If you want to see the version with all the pictures, please click here. I got up with the sun today to get a head start on bench before the munchkins got up. First order of business was to unclamp the 2nd half that I glued up last night. Then, after a quick run with the plane to smooth out the mating faces, I glued up the two halves. It’s now one massive slab of wood where a little over a week ago, it was just a collection of 16 2×4s. This thing is gratifyingly heavy as well. ...
Note: To see today's pictures click here. My goal for today was to smooth out the tops of the 4 sections a little (nothing perfect, mind you, that will come later when the top is assembled) and prep them for gluing together. I was very pleasantly surprised to see how quickly the glued up sections planed with my #4 plane. About 10 minutes per section and they were all nice and smooth, with the exception of the last section, the one with the big gap from my last post. That one was also ...
Today I cut the curve by bending a stick between three screws and drew a line on paper to make a half pattern. After cutting on the bandsaw and planing/sanding the curve, I mounted it about an inch above the bed head. Tomorrow we’ll see about attaching the bed head to the bed rails. Then mucho sanding, layers of tongue oil and later the lighting installation. ...
Today was all about slugging it out. I ended up smashing my knuckles against the wall stud I’m using as a brace when I was thinking ahead to the glue-up and not paying attention to how far I was reaching with the plane…then, I promptly sliced another finger on the sharp corner (how did that happen?) of the plank I was working on. Just a flesh wound… So, got a little bloody today, but, well, these things won’t plane themselves… Great thing about today th...
In my time here on LJ’s I have seen, [especially Handplanes Of Your Dreams topic] what great lengths many of us go to, to bring a woodworking tool, in this case Hand Planes back from the junk heap to a full [wood]working life! The big boys, particularly here in the UK are /were:- 1) STANLEY, made in USA & England 2) RECORD, made in England But there are many others available that have not, shall we say been taken to our hearts like those above. So here I’d like to ...
I was lucky enough to inherit some of my grandfathers tools recently, and one of the planes I acquired intrigued me. I had never seen a Wards Master plane before, so I thought it was pretty cool to have one. Plus, a plane with a blue frog is just “plane” awesome in my mind. It was in pretty good shape, just really dirty and kinda rusty. I figured this was a good candidate for my first plane restoration. The lever cap didn’t turn out as good as I had hoped…...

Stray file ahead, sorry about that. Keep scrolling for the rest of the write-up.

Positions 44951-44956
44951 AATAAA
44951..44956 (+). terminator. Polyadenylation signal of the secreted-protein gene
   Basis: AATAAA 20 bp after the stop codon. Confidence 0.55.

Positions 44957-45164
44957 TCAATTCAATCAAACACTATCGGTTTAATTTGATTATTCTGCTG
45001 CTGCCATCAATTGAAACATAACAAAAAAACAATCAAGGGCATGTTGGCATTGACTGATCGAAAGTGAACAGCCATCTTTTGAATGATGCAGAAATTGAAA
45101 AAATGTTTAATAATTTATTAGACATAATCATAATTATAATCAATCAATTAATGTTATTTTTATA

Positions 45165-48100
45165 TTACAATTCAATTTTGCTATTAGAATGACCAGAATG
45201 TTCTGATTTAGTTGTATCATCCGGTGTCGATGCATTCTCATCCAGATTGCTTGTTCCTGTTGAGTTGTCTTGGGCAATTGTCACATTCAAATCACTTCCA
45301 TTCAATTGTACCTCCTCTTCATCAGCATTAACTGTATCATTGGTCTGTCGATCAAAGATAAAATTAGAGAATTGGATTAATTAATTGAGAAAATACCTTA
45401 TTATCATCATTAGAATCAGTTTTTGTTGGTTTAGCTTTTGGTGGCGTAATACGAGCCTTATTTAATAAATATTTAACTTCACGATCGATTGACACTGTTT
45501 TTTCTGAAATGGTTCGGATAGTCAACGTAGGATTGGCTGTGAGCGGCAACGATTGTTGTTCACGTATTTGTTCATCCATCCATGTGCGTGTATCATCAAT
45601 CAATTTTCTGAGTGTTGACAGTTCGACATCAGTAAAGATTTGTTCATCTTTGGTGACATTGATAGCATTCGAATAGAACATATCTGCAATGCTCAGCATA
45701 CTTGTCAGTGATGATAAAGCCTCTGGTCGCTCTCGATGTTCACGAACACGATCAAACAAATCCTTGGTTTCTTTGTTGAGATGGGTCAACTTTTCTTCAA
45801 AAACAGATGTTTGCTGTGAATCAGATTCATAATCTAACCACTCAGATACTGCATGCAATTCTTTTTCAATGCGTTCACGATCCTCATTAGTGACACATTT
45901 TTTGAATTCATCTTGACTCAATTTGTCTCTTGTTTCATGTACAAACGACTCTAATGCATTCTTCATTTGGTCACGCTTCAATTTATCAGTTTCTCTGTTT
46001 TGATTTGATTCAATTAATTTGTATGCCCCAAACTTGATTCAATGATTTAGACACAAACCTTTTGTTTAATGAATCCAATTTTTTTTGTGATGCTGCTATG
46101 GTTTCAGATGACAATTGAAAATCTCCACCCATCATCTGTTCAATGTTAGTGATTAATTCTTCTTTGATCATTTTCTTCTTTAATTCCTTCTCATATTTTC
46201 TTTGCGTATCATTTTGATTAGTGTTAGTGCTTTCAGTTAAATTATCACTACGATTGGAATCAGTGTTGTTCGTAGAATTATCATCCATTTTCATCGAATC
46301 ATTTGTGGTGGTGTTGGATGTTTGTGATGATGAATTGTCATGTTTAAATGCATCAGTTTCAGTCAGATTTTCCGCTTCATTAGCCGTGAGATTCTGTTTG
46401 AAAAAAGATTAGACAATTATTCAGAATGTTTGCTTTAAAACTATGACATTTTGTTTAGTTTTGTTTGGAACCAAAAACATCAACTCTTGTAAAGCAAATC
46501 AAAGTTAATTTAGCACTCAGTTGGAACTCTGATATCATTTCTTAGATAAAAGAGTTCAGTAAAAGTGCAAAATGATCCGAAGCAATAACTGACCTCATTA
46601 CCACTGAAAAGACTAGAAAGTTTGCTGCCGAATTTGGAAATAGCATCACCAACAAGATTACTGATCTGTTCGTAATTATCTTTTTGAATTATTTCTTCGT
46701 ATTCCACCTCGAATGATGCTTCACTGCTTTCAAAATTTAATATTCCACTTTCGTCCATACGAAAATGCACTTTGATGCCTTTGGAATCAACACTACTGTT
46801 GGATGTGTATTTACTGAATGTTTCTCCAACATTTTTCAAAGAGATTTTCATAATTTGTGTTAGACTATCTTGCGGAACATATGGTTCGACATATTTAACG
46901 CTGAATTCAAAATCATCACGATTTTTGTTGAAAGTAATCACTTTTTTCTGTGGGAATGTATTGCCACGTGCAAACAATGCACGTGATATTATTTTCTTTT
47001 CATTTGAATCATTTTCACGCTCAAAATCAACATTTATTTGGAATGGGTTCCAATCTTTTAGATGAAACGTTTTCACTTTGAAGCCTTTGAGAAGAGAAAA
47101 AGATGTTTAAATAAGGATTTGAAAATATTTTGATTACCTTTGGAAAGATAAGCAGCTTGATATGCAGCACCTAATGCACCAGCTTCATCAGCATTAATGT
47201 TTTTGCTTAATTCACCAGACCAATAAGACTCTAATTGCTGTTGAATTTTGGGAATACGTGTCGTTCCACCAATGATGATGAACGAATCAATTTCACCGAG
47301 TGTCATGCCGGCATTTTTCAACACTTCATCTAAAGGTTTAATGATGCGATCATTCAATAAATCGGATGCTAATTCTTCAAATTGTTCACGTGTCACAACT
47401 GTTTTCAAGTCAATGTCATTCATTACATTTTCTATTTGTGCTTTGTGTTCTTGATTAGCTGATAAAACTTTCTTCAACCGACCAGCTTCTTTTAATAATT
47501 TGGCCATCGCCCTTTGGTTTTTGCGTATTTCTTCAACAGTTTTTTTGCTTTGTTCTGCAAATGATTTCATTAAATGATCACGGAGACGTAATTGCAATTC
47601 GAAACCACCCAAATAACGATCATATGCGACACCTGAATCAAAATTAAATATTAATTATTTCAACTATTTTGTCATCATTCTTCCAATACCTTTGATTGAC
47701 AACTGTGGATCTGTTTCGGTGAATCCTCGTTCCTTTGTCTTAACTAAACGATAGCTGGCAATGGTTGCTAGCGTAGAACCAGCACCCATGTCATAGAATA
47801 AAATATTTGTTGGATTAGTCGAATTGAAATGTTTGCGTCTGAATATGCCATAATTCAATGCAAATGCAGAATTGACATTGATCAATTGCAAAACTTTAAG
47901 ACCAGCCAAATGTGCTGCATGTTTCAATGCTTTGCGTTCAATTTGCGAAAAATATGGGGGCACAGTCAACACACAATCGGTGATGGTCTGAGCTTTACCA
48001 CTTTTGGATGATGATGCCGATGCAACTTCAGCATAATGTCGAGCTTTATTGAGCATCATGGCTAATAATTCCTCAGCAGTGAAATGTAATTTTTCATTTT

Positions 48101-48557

Well to start I pulled 2 old hand planes outta pappy’s garage and thought I would bring em home and see what I could do with them. At first glance I was about ready to just leave em and go to lowes and buy one of there cheap ones they offer well only one they offer for like 20 bucks or something. But I didn’t instead I came home and decided to clean the one up a bit and the larger one wasn’t too awful bad. Your opinion may differ but this is what im working with at the momen...
Acorn #4 plane. Here is how it started off - Striped it down and took some wet & dry paper to it Here is the lever cap after sanding - I wasn’t too happy with the finish so I sprayed it with white radiator paint ( all I had to hand ) I used my grinder to tidy up the front edge of the sole – wet & dry to clean the grime from the rest of the sole. Sanded the knob and tote & put on some danish oil. Had a little accident with the sole when ...
The shims I glued to my tenons are ready to be pared back. Seems like the mortises were just a little less than square with each other, which caused the twist when connecting the two of them with the center piece. So this session involved a lot of me hunching over the bench paring away paper thin shavings. Testing my fit. The top of the tenon cheek is good, but the rest of it is still a little too fat. Shaving just a bit off, and then it fits nice and snug. I also dete...
Last time I didn’t have all four bottom surfaces sitting flat. Turns out this was due to the center piece being fitted with a slight twist because one mortise had been carved out with a slight twist. So, by the time the mortise was straightened out somewhat with a chisel, the tenons didn’t quite fit as snug as they should. So on both tenons of the center piece, I glued some thin mahogany strips to shim up the tenons to tighten the fit. These will likely end up being pared or f...
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